Do you know that line? You know the one from the song “Tempted,” by The Squeeze?
I wish it would stop.
Yes, I wish that it would stop. And along with it, I wish that the pain would stop. I would say that most days I’m okay, I’m not really suffering, but there is an underlying tension to it all, not knowing what’s around the next corner. I just never know what sorts of twists and turns await me as we inch nearer to the end of her relationship with that feckless boob.
There is also an underlying layer of pain. It’s very subtle most of the time, and I don’t really notice it. I usually relate to it directly when I do my morning meditation, which these days is pretty much just tonglen. But every now and then there is a trigger that comes unexpectedly, and there comes the pain, and on come the tears.
Take today, for example. I had just made my lunch, and was sitting watching TV, which I rarely do. It was a cooking show, of all things, and the host was throwing a party for a couple with an infant that was probably only 3 months old. The moment I saw that infant, I started to cry. I still had a mouth full of food.
I’m not really sure why I started to cry. Maybe it was all the dreams that were never fulfilled in our marriage. We never had kids, and my wife is now nearly to old to entertain that idea. We could have had kids, but she was never willing to put in the effort that would have made our financial situation conducive to raising children. She never showed me any seriousness in trying to finish her doctorate, and never showed any interest in having a “real” job, or at least to work enough to bring in more than a couple hundred dollars a week, if that. It’s as if she has absolutely no clue what it costs to live in this world. And it’s also as if she was expecting to import the norms of another society to ours.
You see, in her home country (Japan), single-income families are the norm. The man works full-time and the wife stays home and raises the kids. Employees often commit to their employers for life, and employers pay their employees as salary that is, among other things, based on age and family size. I distinctly remember my wife telling me, right near the beginning of our marital crisis, “I just wanted you to make all the money so I could do whatever I want.” Seriously. That was the unguarded, honest comment of a grown woman.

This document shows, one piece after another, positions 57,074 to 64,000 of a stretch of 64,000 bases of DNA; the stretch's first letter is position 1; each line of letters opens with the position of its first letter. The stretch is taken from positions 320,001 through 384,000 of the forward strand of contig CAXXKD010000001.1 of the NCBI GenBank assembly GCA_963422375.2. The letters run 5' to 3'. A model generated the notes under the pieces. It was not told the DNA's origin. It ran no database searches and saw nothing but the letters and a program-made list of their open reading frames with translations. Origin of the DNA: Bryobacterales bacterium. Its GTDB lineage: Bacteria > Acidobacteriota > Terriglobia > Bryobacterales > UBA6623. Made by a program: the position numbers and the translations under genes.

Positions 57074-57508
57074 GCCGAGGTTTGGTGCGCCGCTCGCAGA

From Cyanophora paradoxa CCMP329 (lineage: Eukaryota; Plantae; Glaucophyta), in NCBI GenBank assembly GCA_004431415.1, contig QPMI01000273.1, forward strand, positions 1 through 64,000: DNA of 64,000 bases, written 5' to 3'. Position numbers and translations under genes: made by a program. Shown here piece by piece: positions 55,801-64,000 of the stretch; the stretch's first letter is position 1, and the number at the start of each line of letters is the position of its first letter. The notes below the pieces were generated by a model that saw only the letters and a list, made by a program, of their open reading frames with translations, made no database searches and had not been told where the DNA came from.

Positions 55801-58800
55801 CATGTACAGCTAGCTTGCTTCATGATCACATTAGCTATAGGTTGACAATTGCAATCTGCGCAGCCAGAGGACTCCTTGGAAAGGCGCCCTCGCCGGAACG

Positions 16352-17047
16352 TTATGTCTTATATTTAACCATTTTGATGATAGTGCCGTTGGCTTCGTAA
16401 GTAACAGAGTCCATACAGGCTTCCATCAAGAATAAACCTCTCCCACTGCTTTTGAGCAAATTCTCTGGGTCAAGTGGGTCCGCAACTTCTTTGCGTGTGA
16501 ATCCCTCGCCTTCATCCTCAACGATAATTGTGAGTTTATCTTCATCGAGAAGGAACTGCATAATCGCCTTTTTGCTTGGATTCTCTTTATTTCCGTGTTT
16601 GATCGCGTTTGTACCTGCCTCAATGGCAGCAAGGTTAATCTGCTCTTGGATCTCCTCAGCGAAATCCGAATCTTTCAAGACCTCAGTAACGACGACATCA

Mind you, this is the same grown woman who at the same time claims that she wants to be “independent.” I don’t see that happening, not now or ever in the future. She does not have the life skills to make that happen. It’s not that she’s incapable, quite the contrary. It’s just that she lacks the perspective of what it actually means to be independent, to have nobody there for you to help out when the money runs out, when hardship strikes, etc. She has always had someone behind her to help out: her parents, her teachers, friends, and, of course, me. One of the first things I did when we first started dating was to give her several hundred dollars so that she could pay her bills. Of course, she still has someone behind her now — the adulterer — although I don’t know how keen he is on actually supporting her.
So she really doesn’t want to be independent. She actually seems to want two things: 1) to be autonomous, and 2) to run away from her problems. The first is a delayed act of maturation that never happened in her life. She never was truly autonomous, despite having left home to go to college, and then having left her home country to pursue graduate degrees. She was still accountable to the friends and family back home who were helping to bankroll her. So now she wants that autonomy, but does not realize that it doesn’t require destroying your marriage to get it. As for the second, this is also a maturity issue. She really wanted to marry her father. She wanted to marry someone who she felt would sacrifice everything for his wife and his family. Not that I wouldn’t, but her father’s story is rather unique: his father died when he was in his early teens, so he had to quit school and begin working at the age of 16 to support his mother and his family. That’s the standard I was being judged against, apparently. The story of the adulterer is one of a person whose parents split up while he was a child, and who had to help support his mother. Similar story, in a way, but with a few key differences: the adulterer learned early on that broken homes were the norm, and so his marital homes — both of them — ended up broken as well. He is nearly 50 and still does not know how to conduct a successful long-term relationship. He has also been the victim of and has committed adultery. This is hardly a positive role model.
But what can you say to an adulterer who thinks she’s “in love”? Nothing. I’ve said it before, and I’ll say it again: it’s not love they feel. It’s dopamine addiction. It’s a form of narcissism that manifests in a shallowly indulgent short-term relationship. It will end, and soon. Spring is upon us. The buds are forming on the trees and the early blooms are already present. But the bloom is not quite off the rose of their relationship. I actually don’t know where it’s at. I do know that the more time they spend together, the quicker the bloom will wilt and that relationship will end. It’s been nearly 6 months since this madness started. Something tells me that April will be a critical months for that illicit relationship, and the gateway to reconciliation.